Technical Controversy and the Unknown

In Dianetics: The Modern Science Of Mental Health, L. Ron Hubbard says:

It is not untrue that where one finds the greatest controversy, there he will also find the least comprehension. And where the facts are least precise, there one can also find the greatest arguments.

There are some areas of computing that are very difficult to comprehend. There are also areas where the facts are very imprecise, or where no real facts are known (there are just guesses or theories, instead).

In these areas, programmers can get into endless technical debates that seem to get nowhere.

The subject of “security” is often like this. Developers can get into extremely long technical debates about how to implement security features in their programs, how to fix security issues, and so on. But, um, security from what? Security that allows the user to do what? How important is security? What level of security is important? What is the basic, fundamental point of computer security? What do we even mean when we say “computer security”? If I say my program is “secure”, what does that mean?

Can you see that there might be some things there that are hard to comprehend, or that there might be some imprecise facts in that field?

The subject of user interface design is also like this. Developers can get into some knock-down, drag-out fights about user interfaces, probably because they don’t understand them, and because the field is full of imprecise facts. I personally leave most UI work to the UI engineers, and stay out of it. 🙂 I let the people who do comprehend these things do their job, and I don’t encourage debates in areas that are poorly understood.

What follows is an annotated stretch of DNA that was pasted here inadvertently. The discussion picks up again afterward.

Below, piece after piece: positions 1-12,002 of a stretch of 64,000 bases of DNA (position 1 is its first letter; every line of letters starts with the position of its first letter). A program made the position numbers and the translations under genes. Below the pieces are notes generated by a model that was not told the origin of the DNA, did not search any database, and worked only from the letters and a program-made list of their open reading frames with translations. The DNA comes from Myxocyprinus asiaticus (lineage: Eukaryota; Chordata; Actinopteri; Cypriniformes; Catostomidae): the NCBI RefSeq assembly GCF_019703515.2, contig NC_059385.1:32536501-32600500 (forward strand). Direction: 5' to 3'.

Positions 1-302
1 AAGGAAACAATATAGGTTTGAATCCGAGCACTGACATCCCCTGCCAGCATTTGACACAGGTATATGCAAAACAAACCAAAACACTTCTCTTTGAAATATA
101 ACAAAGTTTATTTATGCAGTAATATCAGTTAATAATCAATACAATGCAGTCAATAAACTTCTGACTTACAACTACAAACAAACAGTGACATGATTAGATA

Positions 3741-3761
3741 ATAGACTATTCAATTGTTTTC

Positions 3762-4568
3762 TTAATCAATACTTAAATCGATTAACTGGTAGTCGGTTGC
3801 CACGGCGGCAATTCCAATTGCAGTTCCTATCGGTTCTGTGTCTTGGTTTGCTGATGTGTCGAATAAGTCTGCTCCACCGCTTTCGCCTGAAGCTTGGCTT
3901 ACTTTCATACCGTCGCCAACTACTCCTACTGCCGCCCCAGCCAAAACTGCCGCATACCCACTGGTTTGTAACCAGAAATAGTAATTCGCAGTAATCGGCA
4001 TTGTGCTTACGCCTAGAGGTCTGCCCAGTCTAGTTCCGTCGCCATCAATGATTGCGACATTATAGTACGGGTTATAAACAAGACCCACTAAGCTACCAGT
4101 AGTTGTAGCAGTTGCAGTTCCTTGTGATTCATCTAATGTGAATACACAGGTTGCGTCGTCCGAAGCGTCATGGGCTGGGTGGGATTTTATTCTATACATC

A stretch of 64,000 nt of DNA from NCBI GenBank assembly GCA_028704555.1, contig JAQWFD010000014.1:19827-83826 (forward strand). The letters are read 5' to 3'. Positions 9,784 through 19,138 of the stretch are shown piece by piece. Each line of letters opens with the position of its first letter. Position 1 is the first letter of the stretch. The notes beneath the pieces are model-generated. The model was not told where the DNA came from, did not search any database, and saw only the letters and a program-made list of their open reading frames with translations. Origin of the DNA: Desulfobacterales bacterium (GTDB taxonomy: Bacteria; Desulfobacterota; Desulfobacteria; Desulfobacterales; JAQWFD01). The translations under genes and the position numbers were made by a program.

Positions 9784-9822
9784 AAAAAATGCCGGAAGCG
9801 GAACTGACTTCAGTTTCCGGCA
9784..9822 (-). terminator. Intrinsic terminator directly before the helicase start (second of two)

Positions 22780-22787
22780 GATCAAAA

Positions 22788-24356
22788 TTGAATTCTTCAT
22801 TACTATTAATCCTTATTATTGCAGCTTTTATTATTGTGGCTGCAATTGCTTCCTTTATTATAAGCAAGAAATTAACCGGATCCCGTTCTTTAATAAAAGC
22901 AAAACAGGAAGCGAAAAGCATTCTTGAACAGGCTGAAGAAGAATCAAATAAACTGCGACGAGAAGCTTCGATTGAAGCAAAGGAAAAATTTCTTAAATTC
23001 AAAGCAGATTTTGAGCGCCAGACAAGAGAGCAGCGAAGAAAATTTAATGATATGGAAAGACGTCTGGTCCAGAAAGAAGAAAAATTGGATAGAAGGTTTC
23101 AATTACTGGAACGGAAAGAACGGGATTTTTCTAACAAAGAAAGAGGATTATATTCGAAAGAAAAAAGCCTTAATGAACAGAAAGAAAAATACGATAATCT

When I don’t understand something, or when the facts aren’t precise enough, I think there’s nothing wrong with saying, “I don’t understand this!” or “We need more data!” And that’s the end of the conversation. There really shouldn’t be any more debate after that, because it’s going to get nowhere!

Whenever a technical debate goes on and on without resolution, I say, “Okay, obviously something is unknown here. What more could we find out about this?”

There’s nothing wrong with debating the pros and cons of technical issues. But when it becomes really controversial or people become strongly argumentative, that’s when I start applying the quote above from Dianetics.

As an exercise, you can see for yourself if this applies. Look at an area in computing where there’s a lot of controversy (such as operating systems, programming languages, security, etc.), and check: Are there some imprecise facts, or is there some missing comprehension in that field?

-Max